The Most Shocking Endings in Romance Movies, Ranked

The Most Shocking Endings in Romance Movies, Ranked

Romance can be great. Romance can be messy. Romance can be surprising. Romance can be stressful. Romance can turn your life upside down, for better or worse. The same can happen with romance movies. Sometimes they follow formulas that have been working for decades with a happy ending (that we all knew we’d get since the first frame of the film), and sometimes they have shocking endings that we would’ve never thought of at the start.

Since the beginning of cinema, there have been romance movies, and they have evolved with the medium. Like in many other classical genres in the last 20 years, there’s been continued changes in the structure of these films. Not everything is black and white, love or hate. Now there are a lot more grays, making romance films feel more realistic. Some of them share new traits, including creating a shocking ending as a way to surprise audiences and show them a new kind of romance film.

Let’s feel the romance in the air, get ready for some spoilers, and rank the most shocking endings of romance movies ever:


7 The Bridges of Madison County (1995)

The adaptation of James Waller’s book finds Francesca (Meryl Streep), a married woman with kids, and Robert (Clint Eastwood), a National Geographic photographer, having a four-day torrid affair as they fall in love. Will they run away together? Will the husband find out? What about the kids?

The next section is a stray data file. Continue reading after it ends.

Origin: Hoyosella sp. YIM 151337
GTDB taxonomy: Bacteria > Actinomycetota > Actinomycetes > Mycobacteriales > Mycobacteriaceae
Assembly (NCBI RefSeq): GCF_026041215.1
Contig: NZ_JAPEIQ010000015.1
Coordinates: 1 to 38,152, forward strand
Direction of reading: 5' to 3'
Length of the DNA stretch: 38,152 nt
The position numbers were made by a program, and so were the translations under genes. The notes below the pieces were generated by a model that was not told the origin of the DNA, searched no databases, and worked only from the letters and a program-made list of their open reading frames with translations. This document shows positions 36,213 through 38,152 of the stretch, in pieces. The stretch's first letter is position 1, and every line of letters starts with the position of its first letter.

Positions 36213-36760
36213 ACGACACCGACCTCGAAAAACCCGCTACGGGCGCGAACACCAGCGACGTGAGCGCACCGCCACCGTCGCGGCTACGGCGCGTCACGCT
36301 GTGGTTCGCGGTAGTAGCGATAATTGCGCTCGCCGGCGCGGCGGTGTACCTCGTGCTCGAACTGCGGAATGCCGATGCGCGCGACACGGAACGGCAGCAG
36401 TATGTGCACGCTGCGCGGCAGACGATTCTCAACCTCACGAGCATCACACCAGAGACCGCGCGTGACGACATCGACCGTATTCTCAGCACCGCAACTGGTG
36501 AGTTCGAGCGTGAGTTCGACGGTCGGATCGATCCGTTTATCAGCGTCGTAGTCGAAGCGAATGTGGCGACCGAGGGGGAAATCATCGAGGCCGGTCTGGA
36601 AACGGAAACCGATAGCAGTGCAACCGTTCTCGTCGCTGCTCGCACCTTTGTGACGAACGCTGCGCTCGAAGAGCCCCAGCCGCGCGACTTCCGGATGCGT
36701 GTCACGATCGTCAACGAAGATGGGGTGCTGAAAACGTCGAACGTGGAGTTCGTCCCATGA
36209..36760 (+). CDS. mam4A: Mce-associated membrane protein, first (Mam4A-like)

All those questions get answered in the shocking ending. She decides to stay in her husband’s car and not go with Robert. Never has not opening a car door shown so much meaning, love, and regret. The Bridges of Madison Countyis one of the best non-western Clint Eastwood movies, where he shows vulnerability under that tough-guy facade. His chemistry with Streep is undeniable, and the movie is all the better for it.

6 Brokeback Mountain (2005)

Two cowboys, Jack (Jake Gyllenhaal) and Ennis (Heath Ledger), fall in love in the 1960s. As that was not accepted back then, they kept living separate lives and only reunited once or twice a year. When Ennis discovers that Jack has passed away, it’s horrible. For him and us. Ledger shows us all the love, regret, and despair he feels (without using words) as he will never see the love of his life again.

Brokeback Mountain is Ang Lee’s best movie, with incredible work by Jake Gyllenhaal and Heath Ledger in a film that shows love through glances, half-words, and silences that say a lot. All these years later, we still can’t understand how it lost to Crash for the Academy Award for Best Picture.

5 Eternal Sunshine of the Spotless Mind (2004)

Joel (Jim Carrey) decides to undergo a procedure to erase his girlfriend Clementine (Kate Winslet) from his mind. During the process, we see their relationship unfold, and Joel understands those good and bad moments are both equally important parts of loving someone, as he falls for her again.

In Eternal Sunshine of the Spotless Mind, the ending is not only shocking, but especially bittersweet as we discover this isn’t the first time they’ve gone through this procedure, and their reconciliation will probably fail again, and they’ll likely keep trying. The movie was the best use of Michel Gondry’s eccentric filmmaking with a script by the always great Charlie Kauffman. Science-fiction has never mixed better with romance to explain a failed relationship that once burned bright.